Mary Midgley is one of my favorite philosophers. Her The Myths We Live By plays a significant role in a forthcoming book of mine and her essay “On Trying Out One’s New Sword” eviscerates cultural relativism, or what she calls “moral isolationism,” more briefly and elegantly than one would have thought possible.
Midgley studied philosophy at Oxford during World War II, along with several other women who would become major philosophers: Elizabeth Anscombe, Philippa Foot, Mary Warnock, Iris Murdoch. People have often wondered how this happened — how, in a field so traditionally inhospitable to women, a number of brilliant ones happened to emerge at the same time and in the same place. Three years ago, in a letter to the Guardian, Midgley offered a fascinating sociological explanation:
As a survivor from the wartime group, I can only say: sorry, but the reason was indeed that there were fewer men about then. The trouble is not, of course, men as such – men have done good enough philosophy in the past. What is wrong is a particular style of philosophising that results from encouraging a lot of clever young men to compete in winning arguments. These people then quickly build up a set of games out of simple oppositions and elaborate them until, in the end, nobody else can see what they are talking about. All this can go on until somebody from outside the circle finally explodes it by moving the conversation on to a quite different topic, after which the games are forgotten. Hobbes did this in the 1640s. Moore and Russell did it in the 1890s. And actually I think the time is about ripe for somebody to do it today. By contrast, in those wartime classes – which were small – men (conscientious objectors etc) were present as well as women, but they weren’t keen on arguing.
It was clear that we were all more interested in understanding this deeply puzzling world than in putting each other down. That was how Elizabeth Anscombe, Philippa Foot, Iris Murdoch, Mary Warnock and I, in our various ways, all came to think out alternatives to the brash, unreal style of philosophising – based essentially on logical positivism – that was current at the time. And these were the ideas that we later expressed in our own writings.
Given that so many people think of philosophy simply as arguing, and therefore as an intrinsically competitive activity, it might be rather surprising to hear Midgley claim that interesting and innovative philosophical thought emerged from her environment at Oxford because of the presence of a critical mass of people who “weren’t keen on arguing” but were “more interested in understanding this deeply puzzling world” (emphasis mine).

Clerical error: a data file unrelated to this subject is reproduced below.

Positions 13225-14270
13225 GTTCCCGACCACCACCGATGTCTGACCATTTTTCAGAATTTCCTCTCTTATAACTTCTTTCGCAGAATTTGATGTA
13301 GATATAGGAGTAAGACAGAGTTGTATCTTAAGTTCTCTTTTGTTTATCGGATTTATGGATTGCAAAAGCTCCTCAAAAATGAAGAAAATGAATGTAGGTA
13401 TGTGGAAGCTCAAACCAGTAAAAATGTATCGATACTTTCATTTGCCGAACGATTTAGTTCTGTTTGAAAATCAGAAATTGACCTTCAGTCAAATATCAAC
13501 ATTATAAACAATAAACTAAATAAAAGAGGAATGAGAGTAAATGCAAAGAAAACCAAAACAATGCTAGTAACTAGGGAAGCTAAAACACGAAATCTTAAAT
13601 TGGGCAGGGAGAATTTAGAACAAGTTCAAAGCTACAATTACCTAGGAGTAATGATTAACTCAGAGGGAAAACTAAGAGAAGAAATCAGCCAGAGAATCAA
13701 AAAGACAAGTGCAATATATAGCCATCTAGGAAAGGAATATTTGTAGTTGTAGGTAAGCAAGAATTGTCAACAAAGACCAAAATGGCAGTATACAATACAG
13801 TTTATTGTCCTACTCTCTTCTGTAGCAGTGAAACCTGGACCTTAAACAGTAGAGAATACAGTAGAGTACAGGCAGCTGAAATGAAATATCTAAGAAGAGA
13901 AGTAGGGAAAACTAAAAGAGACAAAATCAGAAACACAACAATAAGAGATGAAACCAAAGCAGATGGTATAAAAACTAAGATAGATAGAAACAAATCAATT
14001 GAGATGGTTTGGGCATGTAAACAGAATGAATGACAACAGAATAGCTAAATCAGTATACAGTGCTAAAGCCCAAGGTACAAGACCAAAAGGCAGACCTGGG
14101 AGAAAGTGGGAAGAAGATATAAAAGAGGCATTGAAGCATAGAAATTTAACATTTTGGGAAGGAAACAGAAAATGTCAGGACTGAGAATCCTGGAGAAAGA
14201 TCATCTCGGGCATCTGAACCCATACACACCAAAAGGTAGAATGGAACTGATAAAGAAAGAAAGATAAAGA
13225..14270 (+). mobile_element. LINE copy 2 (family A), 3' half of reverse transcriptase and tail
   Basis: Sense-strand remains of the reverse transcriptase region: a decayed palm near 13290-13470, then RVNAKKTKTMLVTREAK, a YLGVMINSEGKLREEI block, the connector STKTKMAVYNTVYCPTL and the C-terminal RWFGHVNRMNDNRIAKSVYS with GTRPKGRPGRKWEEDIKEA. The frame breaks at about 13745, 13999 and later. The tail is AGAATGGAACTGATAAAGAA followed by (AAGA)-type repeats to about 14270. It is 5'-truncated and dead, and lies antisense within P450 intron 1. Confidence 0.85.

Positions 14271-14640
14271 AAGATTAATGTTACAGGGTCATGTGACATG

In a recent follow-up to and expansion of that letter, Midgley quotes Colin McGinn describing his own philosophical education at Oxford, thirty years later, especially in classes with Gareth Evans: “Evans was a fierce debater, impatient and uncompromising; as I remarked, he skewered fools gladly (perhaps too gladly). The atmosphere in his class was intimidating and thrilling at the same time. As I was to learn later, this is fairly characteristic of philosophical debate. Philosophy and ego are never very far apart. Philosophical discussion can be … a clashing of analytically honed intellects, with pulsing egos attached to them … a kind of intellectual blood-sport, in which egos get bruised and buckled, even impaled.” To which Midgley replies, with her characteristic deceptively mild ironic tone:
Well, yes, so it can, but does it always have to? We can see that at wartime Oxford things turned out rather differently, because even bloodier tournaments and competitions elsewhere had made the normal attention to these games impossible. So, by some kind of chance, life had made a temporary break in the constant obsession with picking small faults in other people’s arguments – the continuing neglect of what were meant to be central issues – that had become habitual with the local philosophers. It had interrupted those distracting feuds which were then reigning, as in any competitive atmosphere feuds always do reign, preventing serious attempts at discussion, unless somebody deliberately controls them.
And Midgley doesn’t shy away from stating bluntly what the thinks about the intellectual habits that Gareth Evans was teaching young Colin McGinn and others: “Such habits, while they prevail, simply stop people doing any real philosophy.”
So Midgley suggests that other habits be taught: “Co-operative rather than competitive thinking always needs to be widely taught. Feuds need to be put in the background, because all students equally have to learn a way of working that will be helpful to everybody rather than just promoting their own glory.” Of course, promoting your own glory is the usual path to academic success, and if that’s what you want, then your way is clear. But Midgley wants people who choose that path to know that if they don’t learn co-operative thinking, “they can’t really do effective philosophy at all.” They won’t make progress “in understanding this deeply puzzling world.”
I can’t imagine any academic endeavor that wouldn’t be improved, intellectually and morally, if its participants heeded Midgley’s counsel.